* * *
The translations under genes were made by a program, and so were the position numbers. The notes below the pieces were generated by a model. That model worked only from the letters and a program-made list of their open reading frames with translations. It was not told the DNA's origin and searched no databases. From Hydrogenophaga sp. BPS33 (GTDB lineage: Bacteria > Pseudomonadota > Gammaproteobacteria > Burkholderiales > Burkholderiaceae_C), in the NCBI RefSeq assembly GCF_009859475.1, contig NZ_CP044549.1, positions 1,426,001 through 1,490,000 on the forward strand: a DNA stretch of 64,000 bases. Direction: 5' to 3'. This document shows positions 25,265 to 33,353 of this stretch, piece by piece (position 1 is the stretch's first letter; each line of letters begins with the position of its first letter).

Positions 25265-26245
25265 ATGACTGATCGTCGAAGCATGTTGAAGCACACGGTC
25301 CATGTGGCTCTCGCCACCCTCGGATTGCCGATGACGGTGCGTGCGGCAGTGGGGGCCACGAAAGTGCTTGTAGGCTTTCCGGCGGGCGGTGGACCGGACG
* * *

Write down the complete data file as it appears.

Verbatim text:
The translations under genes were made by a program, and so were the position numbers. The notes below the pieces were generated by a model. That model worked only from the letters and a program-made list of their open reading frames with translations. It was not told the DNA's origin and searched no databases. From Hydrogenophaga sp. BPS33 (GTDB lineage: Bacteria > Pseudomonadota > Gammaproteobacteria > Burkholderiales > Burkholderiaceae_C), in the NCBI RefSeq assembly GCF_009859475.1, contig NZ_CP044549.1, positions 1,426,001 through 1,490,000 on the forward strand: a DNA stretch of 64,000 bases. Direction: 5' to 3'. This document shows positions 25,265 to 33,353 of this stretch, piece by piece (position 1 is the stretch's first letter; each line of letters begins with the position of its first letter).

Positions 25265-26245
25265 ATGACTGATCGTCGAAGCATGTTGAAGCACACGGTC
25301 CATGTGGCTCTCGCCACCCTCGGATTGCCGATGACGGTGCGTGCGGCAGTGGGGGCCACGAAAGTGCTTGTAGGCTTTCCGGCGGGCGGTGGACCGGACG